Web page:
He arrived in October and got a job teaching English at a factory, waking up at 6:30 and catching the train, a period he now thinks of as the time I was trying to pretend to be a normal person. But one night, he and another teacher were in a club and a guy came up with a tray of free beer, said he was a hit man from Michoacán who had decided to protect them—and lifted his shirt to flash his gun. The Gringo was fascinated. In the circles he was running in, narcos were Robin Hoods who battled the corrupt government and refused to abide by social norms. Ballads memorialized narcos' deaths. What could be cooler?
That November, the same teacher took him to a party in a big house on a tree-lined street near the Expo Guadalajara. The host was a skinny young guy who spoke perfect English. Call me Rigo, he said, launching into the fantastic story of his life as a fourth-generation narco. One of his first memories was his dad kicking a hole in the wall and digging out two cases of money and a shotgun. He was eight. Next time they met, he was 16 and his dad gave him an ounce of cocaine for a Christmas present.
Another night in another club, one of the Gringo's friends bought some ecstasy from a guy whose boss then came up to their table. He was in his 30s, a good-looking, relaxed dude, six feet tall, big for a Mexican, with the Buddha belly of a man who loves to drink and party. Call me Cuz, he said.
Cuz and the Gringo hit it off. Cuz was funny, an outgoing party guy everybody instantly liked. He grew up in Juárez and loved Americans, was a huge music fan and rave promoter. Soon they were exchanging stories about their backgrounds, and it was amazing because they were both the black sheep of wealthy families with elder brothers who were the favorite. They both loved Scarface and Pulp Fiction and American Gangster. They talked about the bad things they had done and the lives they were destined to live. You can correct yourself all you want, Cuz said, but you're still going to be that person, the person you are.
That night, Cuz made out like he was a little guy who sold a few pills at raves. You hang out with these teachers; you could sell to these teachers, he said, giving the Gringo half an X to try. Remember, call me tomorrow. Don't forget.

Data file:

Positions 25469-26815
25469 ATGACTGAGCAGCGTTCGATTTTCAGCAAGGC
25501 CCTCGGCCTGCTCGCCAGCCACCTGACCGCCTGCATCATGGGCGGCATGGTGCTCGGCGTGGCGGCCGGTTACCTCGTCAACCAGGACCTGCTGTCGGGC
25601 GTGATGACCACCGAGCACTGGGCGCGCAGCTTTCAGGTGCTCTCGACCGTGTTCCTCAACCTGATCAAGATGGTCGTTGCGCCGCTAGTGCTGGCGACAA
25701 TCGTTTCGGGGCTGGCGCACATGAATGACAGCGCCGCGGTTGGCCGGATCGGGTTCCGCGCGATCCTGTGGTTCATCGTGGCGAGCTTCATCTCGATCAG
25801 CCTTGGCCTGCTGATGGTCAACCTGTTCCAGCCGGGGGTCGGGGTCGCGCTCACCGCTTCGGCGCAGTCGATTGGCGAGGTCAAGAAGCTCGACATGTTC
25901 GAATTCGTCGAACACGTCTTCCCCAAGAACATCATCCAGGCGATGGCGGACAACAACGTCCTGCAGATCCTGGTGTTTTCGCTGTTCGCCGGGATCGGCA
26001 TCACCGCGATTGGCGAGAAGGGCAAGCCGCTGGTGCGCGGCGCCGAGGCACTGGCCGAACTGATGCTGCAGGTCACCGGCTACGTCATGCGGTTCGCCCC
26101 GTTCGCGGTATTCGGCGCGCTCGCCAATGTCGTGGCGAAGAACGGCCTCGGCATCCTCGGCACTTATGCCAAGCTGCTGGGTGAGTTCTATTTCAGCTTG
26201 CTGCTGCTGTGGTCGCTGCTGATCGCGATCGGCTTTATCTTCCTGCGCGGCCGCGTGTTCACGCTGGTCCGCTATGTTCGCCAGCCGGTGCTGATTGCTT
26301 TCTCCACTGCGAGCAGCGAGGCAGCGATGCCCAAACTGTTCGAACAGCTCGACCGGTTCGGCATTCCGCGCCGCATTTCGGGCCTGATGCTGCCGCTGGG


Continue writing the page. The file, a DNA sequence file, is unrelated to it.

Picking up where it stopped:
The Gringo did as he was told.
A week later, Cuz called back. Let's get some beers and go to this little party. So they gathered some of the Gringo's friends and hopped in a cab and drove till they were 40 miles out of town and starting to get nervous. Suddenly, at the top of a hill, a squad of federales appeared. They searched everybody but Cuz, who walked right past them as if he were invisible. The Gringo and his friends followed him over a ridge onto a mountaintop lit up like a nightclub with 5,000 people dancing. A line of gunmen in ski masks stood guard around the perimeter with AR-15s. The Gringo turned to Cuz. Are those more federales?
No, those are our dudes.
The Gringo was starting to realize that Cuz was connected in a big way. He walked from one hug and high-five to the next. He seemed to know everybody. He led the Gringo to a tent with heat lamps and black leather couches and beautiful women who all seemed to be wearing big fat gold men's watches—the sign of a narco princess, as the Gringo would soon learn. You see one of those watches on a girl, you steer clear.
They were in the narco tent. Famous DJs from Europe chatted nervously with the gangsters, who tended to fall into categories denoted by the drugs they sold—the coke guys were the scariest, dancing like maniacs and giving you that cold coke stare. But the Gringo was oblivious, bopping up to the most dangerous guys and babbling like a goofball. He had a way of twisting his face into comic expressions that contradicted his football body and made him hard to pigeonhole: Was he a thug or an idiot? Not always in a friendly way, the narcos asked, Who is this guy?
Cuz wanted them all to take acid. The Gringo had never done hallucinogens before but found it hard to say no. Cuz just laughed at everything. There was no darkness in him, no judgment. Nothing was true, so everything was permitted, as the old Russian anarchists used to say. Fuck it, the Gringo said. Let's do it. So the sun came up as the acid came on and they were in this beautiful Mexican countryside where everything seemed to fall into place and Cuz seemed like a prophet. The world was divided into good and evil and light and dark, he said, but all divisions were profitable to somebody and it was the same with the cartels dividing the world into families, raising prices in collusion with the cartel of the U.S. government. But some day the world would be one, and all the countries and cartels would go away. That's why Cuz didn't use hit men or deal heroin or speed or crack, because that ruined people's lives. If it was his destiny to be a criminal, he could at least improve his karma by sticking to softer drugs.